Rotten to the Core (1965)

This crime comedy begins with three small time criminals – Lenny the Dip (Kenneth Griffith), Scapa Flood (James Beckett) and Jelly Knight (Dudley Sutton) – about to be released from Wormwood Scrubs prison. Their gang’s mastermind is Randolph Berkeley-Greene, nicknamed “The Duke” (Anton Rodgers). But he is still on the outside, having provided himself with a cast iron alibi for their last job. Read more …

The Killing (1956)

The Killing is a classic 1950s heist film and the first major film from director Stanley Kubrick. 

The film stars Sterling Hayden as Johnny Clay, the mastermind of a plan to steal $2 million from a racetrack. Among his gang are inside man George Peatty (Elisha Cook Jr.), corrupt and indebted cop Randy Kennan (Ted de Corsia) and Mike O’Reilly (Joe Sawyer), a bartender with a seriously ill wife. 

Clay also hires two men to create diversions at the racetrack. These are gun dealer and crack shot Nikki (Timothy Carey), who is to shoot the favourite horse during the race, and an old friend, wrestler Maurice (Kola Kwariani), to start a fight at the track. 

But the plan is complicated by the unexpected involvement of Peatty’s duplicitous wife Sherry (Marie Windsor), who plots with her lover (Vince Edwards) to get their hands on the cash themselves.  Read more ...

Way Out West (1937)

The comedy Way Out West has a simple plot that sees Laurel and Hardy arrive in the western frontier town of Brushwood Gulch to deliver an inheritance. This is in the form of the deeds to a gold mine, which they are to hand over to Mary Roberts (Rosina Lawrence), the daughter of a late prospector friend.  Read more …

The Amicus Horror Anthologies

Although less well known than its rival Hammer, Amicus Productions left its own mark on the horror genre during the peak years of the British horror film in the 1960s and 1970s. Amicus’s trademark was the anthology or portmanteau film, one comprised of four or five horror tales all linked by a framing story and often concluding with a revelation or surprise pay-off.

In this post I explore all 7 of the Amicus horror anthologies – and a few copycat films too. Read more …

The Thirty Nine Steps (1978)

This third film version of The Thirty-Nine Steps stays much closer to the plot of John Buchan’s novel than previous adaptations and moves the story’s setting back to the eve of The First World War.

Colonel Scudder (John Mills) is a British spy who has uncovered a plot to assassinate the Greek premier on his visit to London, something that will spark a crisis in the Balkans and likely lead to war in Europe. When he finds himself pursued by enemy agents determined to kill him and take possession of his evidence against them, Scudder seeks sanctuary in the apartment of a neighbour in his building, Richard Hannay (Robert Powell). Read more …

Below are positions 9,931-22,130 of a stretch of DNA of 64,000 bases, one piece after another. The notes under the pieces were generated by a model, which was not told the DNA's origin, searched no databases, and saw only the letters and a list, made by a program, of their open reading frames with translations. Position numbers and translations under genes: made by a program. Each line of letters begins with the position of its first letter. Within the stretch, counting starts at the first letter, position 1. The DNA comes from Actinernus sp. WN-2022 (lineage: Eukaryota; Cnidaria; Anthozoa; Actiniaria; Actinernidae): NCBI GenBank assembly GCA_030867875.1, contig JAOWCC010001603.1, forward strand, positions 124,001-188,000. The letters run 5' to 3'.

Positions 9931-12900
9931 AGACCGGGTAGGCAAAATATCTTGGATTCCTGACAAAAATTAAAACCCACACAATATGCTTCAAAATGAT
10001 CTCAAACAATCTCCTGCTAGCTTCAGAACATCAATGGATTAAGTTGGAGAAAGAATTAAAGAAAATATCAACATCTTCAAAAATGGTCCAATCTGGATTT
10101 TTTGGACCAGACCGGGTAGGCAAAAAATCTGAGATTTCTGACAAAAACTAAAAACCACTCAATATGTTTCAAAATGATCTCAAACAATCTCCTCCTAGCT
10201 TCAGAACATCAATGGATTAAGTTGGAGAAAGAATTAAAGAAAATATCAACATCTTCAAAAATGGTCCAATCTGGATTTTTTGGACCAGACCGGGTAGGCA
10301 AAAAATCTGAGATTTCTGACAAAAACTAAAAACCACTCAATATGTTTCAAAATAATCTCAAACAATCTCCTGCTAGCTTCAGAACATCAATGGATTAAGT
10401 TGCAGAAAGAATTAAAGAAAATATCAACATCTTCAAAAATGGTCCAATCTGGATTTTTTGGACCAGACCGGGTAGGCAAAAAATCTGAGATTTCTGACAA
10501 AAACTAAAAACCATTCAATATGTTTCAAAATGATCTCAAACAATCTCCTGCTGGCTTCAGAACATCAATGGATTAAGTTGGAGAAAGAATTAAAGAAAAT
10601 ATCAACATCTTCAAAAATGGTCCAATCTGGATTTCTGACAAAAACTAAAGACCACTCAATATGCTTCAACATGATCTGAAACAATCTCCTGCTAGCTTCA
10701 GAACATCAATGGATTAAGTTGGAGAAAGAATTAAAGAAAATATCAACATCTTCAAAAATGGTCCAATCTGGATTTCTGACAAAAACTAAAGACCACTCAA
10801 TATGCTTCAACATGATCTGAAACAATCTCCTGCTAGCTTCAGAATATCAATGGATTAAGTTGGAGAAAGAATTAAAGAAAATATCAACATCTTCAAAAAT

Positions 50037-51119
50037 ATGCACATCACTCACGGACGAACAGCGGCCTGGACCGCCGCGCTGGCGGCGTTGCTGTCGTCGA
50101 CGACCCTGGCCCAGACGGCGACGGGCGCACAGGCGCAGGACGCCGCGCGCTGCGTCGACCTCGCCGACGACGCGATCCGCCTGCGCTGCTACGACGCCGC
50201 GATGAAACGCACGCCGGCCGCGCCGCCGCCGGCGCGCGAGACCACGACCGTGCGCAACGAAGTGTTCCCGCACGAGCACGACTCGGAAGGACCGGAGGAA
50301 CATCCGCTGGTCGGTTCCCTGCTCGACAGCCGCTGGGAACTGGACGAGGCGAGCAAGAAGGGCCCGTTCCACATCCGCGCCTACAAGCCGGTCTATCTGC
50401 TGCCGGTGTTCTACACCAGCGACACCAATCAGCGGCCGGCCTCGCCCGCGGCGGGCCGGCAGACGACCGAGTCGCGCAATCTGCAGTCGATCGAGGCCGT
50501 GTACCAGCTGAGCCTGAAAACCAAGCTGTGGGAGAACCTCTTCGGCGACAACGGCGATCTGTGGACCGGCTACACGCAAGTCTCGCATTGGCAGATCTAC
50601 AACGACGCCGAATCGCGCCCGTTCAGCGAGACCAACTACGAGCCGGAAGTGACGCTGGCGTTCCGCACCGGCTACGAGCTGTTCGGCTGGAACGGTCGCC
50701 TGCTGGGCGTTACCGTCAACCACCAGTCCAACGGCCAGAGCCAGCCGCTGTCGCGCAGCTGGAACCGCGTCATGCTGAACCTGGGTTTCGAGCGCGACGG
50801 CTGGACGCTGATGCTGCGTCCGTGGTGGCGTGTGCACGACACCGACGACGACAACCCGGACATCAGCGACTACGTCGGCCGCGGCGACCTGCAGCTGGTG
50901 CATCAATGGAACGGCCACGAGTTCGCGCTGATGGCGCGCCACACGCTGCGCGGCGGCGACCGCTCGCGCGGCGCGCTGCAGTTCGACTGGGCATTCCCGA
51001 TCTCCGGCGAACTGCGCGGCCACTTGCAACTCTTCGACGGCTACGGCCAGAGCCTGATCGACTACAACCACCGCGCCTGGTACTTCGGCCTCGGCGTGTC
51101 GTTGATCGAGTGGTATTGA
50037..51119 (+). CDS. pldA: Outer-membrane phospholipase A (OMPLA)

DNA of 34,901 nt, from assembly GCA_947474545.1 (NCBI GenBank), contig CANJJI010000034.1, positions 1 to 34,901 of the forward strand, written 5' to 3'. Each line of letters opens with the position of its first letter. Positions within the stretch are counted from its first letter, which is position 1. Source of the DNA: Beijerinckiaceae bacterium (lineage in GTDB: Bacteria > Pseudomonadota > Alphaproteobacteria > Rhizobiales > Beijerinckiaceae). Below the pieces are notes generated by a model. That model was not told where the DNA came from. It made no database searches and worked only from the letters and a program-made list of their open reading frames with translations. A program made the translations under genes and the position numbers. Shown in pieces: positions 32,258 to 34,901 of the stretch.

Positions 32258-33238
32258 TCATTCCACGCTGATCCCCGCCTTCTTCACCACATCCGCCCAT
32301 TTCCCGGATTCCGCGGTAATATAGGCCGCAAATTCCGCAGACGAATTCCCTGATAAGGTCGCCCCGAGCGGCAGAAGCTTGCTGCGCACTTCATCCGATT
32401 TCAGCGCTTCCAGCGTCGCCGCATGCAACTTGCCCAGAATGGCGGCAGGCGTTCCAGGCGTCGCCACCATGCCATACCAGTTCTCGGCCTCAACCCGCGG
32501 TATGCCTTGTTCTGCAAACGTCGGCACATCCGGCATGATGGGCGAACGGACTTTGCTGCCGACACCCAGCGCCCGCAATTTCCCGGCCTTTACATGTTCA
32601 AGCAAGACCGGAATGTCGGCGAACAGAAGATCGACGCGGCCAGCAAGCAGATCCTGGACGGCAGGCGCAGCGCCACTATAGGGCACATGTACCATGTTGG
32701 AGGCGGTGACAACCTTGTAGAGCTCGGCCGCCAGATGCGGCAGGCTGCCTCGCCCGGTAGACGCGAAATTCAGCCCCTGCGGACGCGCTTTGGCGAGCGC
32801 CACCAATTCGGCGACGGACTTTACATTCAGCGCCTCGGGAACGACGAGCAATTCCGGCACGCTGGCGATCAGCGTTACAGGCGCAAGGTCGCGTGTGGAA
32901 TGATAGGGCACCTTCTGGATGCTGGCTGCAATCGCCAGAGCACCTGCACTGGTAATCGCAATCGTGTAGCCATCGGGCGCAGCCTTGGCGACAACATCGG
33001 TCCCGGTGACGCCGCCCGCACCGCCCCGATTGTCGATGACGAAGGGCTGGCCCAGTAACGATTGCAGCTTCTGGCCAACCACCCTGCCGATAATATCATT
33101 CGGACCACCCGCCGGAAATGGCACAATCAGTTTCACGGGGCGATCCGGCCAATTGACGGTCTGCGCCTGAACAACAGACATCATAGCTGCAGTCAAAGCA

My Man Godfrey (1936)

My Man Godfrey is a screwball comedy starring Carole Lombard as a wealthy heiress who hires William Powell, supposedly a down-and-out, to be her new butler. Complications – and romance – inevitably ensue.  Read more …

Star Trek: The Motion Picture (1979)

Cancelled in 1969 after three seasons on television, Star Trek appeared to lay dormant in the late 1970s, until it was unexpectedly revived in a big screen version as Star Trek: The Motion Picture, the film that would transfer the Star Trek brand from the small screen to feature films and precede its 1980s television revival. Read more …

Power Play (1978)

A military coup in an unnamed country is the basis for this 1970s political thriller starring David Hemmings, Peter O’Toole and Donald Pleasence. 

David Hemmings plays Colonel Narriman, an apparently decent army officer on the verge of retirement. Narriman is looking forward to a quiet life on his farm in the country, when he is persuaded to take part in a coup against the government. The country’s current regime is authoritarian and unpleasant and the country beset by terrorist violence. Narriman himself is finally convinced of the need for action when his friends’ daughter is murdered by the country’s secret police.  Read more …

The Man Who Shot Liberty Valance (1962)

One of John Ford’s last films, The Man Who Shot Liberty Valance is an exploration of some of the myths and mythologising of the old West and the relationship between historical fact and legend. 

Ransom Stoddard (James Stewart) is a respected US Senator who arrives unexpectedly with his wife Hallie (Vera Miles) one day in the small western town of Shinbone, the place where Stoddard had first made his name. When the local newspaper editor learns he is there, he senses a story. Stoddard explains that he is in town for the funeral of an old friend, Tom Donophin (John Wayne). When pressed further, Stoddard reluctantly decides that it’s time to finally tell the tale of his friendship with Donophin and the true story behind his famed shootout with outlaw Liberty Valance (Lee Marvin). Read more …

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